Gwen Lee, 1927
November 12, 1904
Hastings, Nebraska, U.S.
|Died||August 20, 1961
Reno, Nevada, U.S.
|Other names||Gwendolyn Lee|
Gwen Lee (November 12, 1904 – August 20, 1961) was an American stage and film actress. Lee began her career as a model before being discovered and signed to Metro-Goldwyn-Mayer. She was typically cast in supporting roles. Lee appeared in over sixty films before retiring in 1938.
Born Gwendolyn Lepinski in Hastings, Nebraska, Lee began her career as a department store model. She was discovered by director Monta Bell while appearing in a stage production. She signed a contract with Metro-Goldwyn-Mayer in 1925. That same year, she made her film debut in Lady of the Night, starring Norma Shearer. She followed with roles in Pretty Ladies, starring Zasu Pitts, His Secretary, and The Plastic Age, starring Clara Bow. In 1926, Lee was cast in The Lone Wolfe Returns, starring Bert Lytell and Billie Dove.
In 1928, she was named a WAMPAS Baby Star. Lee continued her career with supporting roles in Laugh, Clown, Laugh and The Actress (both 1928). Her career continued for almost a decade into the era of sound motion pictures. Lee played Marjory in Untamed (1929), with Joan Crawford and Robert Montgomery. She appeared again with Crawford and Marie Prevost in the prison drama Paid (1930). In 1931, she was in The Galloping Ghost, with famed football running back Red Grange, and the crime drama, The Lawless Woman, with Vera Reynolds. In 1932, she appeared in the Western Broadway to Cheyenne (1932), with Rex Bell.
By the late 1930s, Lee was appearing in minor film roles most of which were uncredited. Her final film roles were in Man-Proof and Paroled from the Big House, both in 1938.
Lee was sued by her mother, Etta Lepinski, in March 1932. Lee was charged in a petition for guardianship. The suit alleged that Lee was incompetent to handle her affairs, specifically she was incapable of managing her jewelry and personal property, valued in excess of $1,000. The case was filed in Los Angeles, California Superior Court. Lee's mother dropped the suit in April, citing improvement in her daughter's health. Later that same year, Lee was also sued by two clothiers for nonpayment.
|1925||Lady of the Night||Molly's Friend|
|1925||His Secretary||Clara Bayne||Lost film|
|1925||The Plastic Age||Carl's girl||Uncredited|
|1925||Time Flies||An Adventuress||Short film
Credited as Gwendolyn Lee
|1953||The Boy Friend||Pettie Wilson||Lost film|
|1926||The Lone Wolfe Returns||Liane De Lorme|
|1926||There You Are!||Anita Grant||Lost film|
|1927||Women Love Diamonds||Roberta Klein|
|1927||Heaven on Earth||Claire|
|1927||Orchids and Ermine||Ermintrude|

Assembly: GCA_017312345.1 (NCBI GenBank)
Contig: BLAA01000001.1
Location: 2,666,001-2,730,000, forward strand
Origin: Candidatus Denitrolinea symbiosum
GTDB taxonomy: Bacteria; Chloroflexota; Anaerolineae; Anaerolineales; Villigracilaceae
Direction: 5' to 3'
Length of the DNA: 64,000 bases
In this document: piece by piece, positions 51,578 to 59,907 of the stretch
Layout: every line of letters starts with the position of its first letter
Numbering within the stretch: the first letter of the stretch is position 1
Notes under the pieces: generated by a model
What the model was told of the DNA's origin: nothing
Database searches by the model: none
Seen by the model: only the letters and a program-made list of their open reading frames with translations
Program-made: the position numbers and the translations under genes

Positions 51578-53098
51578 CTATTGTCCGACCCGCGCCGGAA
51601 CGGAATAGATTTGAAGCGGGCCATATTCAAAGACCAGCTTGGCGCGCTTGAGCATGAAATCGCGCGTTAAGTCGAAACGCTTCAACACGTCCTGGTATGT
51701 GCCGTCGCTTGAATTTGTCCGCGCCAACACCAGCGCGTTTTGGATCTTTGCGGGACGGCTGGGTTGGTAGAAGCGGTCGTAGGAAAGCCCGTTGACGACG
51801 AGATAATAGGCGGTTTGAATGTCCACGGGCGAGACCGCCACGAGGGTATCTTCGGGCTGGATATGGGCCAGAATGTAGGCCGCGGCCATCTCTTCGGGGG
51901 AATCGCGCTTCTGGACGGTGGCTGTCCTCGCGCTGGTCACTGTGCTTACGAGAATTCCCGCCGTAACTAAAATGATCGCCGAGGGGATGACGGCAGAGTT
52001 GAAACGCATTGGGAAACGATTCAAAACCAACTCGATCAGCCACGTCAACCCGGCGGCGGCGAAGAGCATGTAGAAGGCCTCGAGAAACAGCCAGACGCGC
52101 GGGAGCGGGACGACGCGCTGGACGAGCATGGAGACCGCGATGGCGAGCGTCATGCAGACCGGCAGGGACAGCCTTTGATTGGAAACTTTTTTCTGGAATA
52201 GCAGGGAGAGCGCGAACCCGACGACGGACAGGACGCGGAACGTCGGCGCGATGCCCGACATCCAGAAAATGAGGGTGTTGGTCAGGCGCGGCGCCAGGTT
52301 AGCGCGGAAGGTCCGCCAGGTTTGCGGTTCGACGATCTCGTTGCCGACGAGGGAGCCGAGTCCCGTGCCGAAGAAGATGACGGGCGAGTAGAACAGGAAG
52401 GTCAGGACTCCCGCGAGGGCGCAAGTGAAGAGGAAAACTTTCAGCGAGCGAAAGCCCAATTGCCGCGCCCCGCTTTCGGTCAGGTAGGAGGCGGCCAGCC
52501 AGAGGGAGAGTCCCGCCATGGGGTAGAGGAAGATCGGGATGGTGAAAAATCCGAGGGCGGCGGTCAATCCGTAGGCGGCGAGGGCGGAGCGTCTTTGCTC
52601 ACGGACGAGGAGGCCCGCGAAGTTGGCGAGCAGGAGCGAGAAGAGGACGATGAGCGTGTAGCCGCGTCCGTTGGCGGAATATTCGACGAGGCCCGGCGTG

|1927||Twelve Miles Out||Hulda|
|1927||Adam and Evil||Gwen De Vere|
|1927||Her Wild Oat||Daisy|
|1928||Lucky Boy||Mrs. Ellis|
|1928||Laugh, Clown, Laugh||Lucretia|
|1928||The Actress||Avonia||Lost film|
|1928||Thief in the Dark||Flo|
|1928||Show Girl||Nita Dugan|
|1928||The Baby Cyclone||Jessie|
|1928||A Lady of Chance||Gwen|
|1929||The Duke Steps Out||Uncredited|
|1929||The Man and the Moment||Viola|
|1929||Fast Company||Rosie La Clerq|
|1929||The Hollywood Revue of 1929||Herself|
|1930||Lord Byron of Broadway||Bessie|
|1930||Free and Easy||Participant in Bedroom Scene||Alternative title: Easy Go|
|1930||Our Blushing Brides||A Mannequin|
|1931||The Lawless Woman||Kitty Adams|
|1931||The Galloping Ghost||Irene Courtland|
|1931||Julius Sizzer||Cleo||Short film|
|1931||The Pagan Lady||Gwen Willis|
|1931||West of Broadway||Maizie|
|1932||Alias Mary Smith||Blossom|
|1932||Midnight Morals||Dora Cobb|
|1932||Broadway to Cheyenne||Mrs. Myrna Wallace|
|1932||Boy Oh Boy!|
|1933||Song of the Eagle||Nails' Girl||Uncredited|
|1933||Meet the Baron||Small role||Uncredited|
|1934||City Park||Maizie, the Hooker|
|1935||Twenty Dollars a Week||Ann Seymour|
|1935||One in a Million||Kitty Kennedy||Alternative title: Dangerous Appointment|
|1935||A Night at the Opera||Driftwood's Dining Companion||Uncredited|
|1936||Absolute Quiet||Western Union Operator||Uncredited|
|1936||How to Behave||Restaurant Gossip||Short film
|1936||Fury||Mrs. Fred Garrett||Uncredited|
|1936||Libeled Lady||Switchboard Operator||Uncredited|
|1936||My Dear Miss Aldrich||Hat Saleswoman||Uncredited|
|1937||Give Till It Hurts||Telephone Solicitor||Short film
|1937||Double Wedding||Woman in Crowd||Uncredited|
|1937||A Night at the Movies||Cashier||Short film
|1937||Candid Cameramaniacs||Drowzina, Otto's Wife||Short film
|1938||Man-Proof||Blonde Woman at Fight||Uncredited|
|1938||Pete Smith Specialty: Penny's Party||Herself||Short film|
|1938||Paroled from the Big House||Binnie Bell||Alternative title: Main Street Girl|
- Shipman Springer, John; Hamilton, Jack D. (1974). They Had Faces Then: Super Stars, Stars, and Starlets Of the 1930's. Castle. p. 308. ISBN 0-890-09568-X.
- "Gwen Lee Has Role In "Lone Wolf" Film". The Pittsburgh Press. August 1, 1926. p. 5. Retrieved January 7, 2013.
- "GWEN LEE IN STEADY UP CLIMB". The Los Angeles Times. April 22, 1928. p. C28.
- "Mother Sues Film Actress". The Oakland Tribune. March 11, 1932. p. B7.
- "Incompetency Charge Against Gwen Lee Drops". The Los Angeles Times. April 1, 1932. p. A12.
- "Cloak and Suit House Action Names Gwen Lee". The Los Angeles Times. October 17, 1932. p. A2.
- Doyle, Billy H. (1999). The Ultimate Directory Of Silent and Sound Era Performers: A Necrology Of Actors and Actresses. Scarecrow Press. p. 321. ISBN 0-810-83547-9.
- The Los Angeles Times, Maytime Will Have Ensemble, August 19, 1923, Page III 37.
- The Los Angeles Times, Gwen Appears, August 14, 1925, Page A9.
- The Los Angeles Times, Another Discovery, August 30, 1925, Page D18.
- The Los Angeles Times, Quartet of Beauties Who Will Vie for Eastern Star Cup, Page B2.
- The Los Angeles Times, Film Displays Fashions, October 20, 1925, Page A11.
- The Los Angeles Times, Actress Sued On Clothes Account, May 24, 1932, Page A8.
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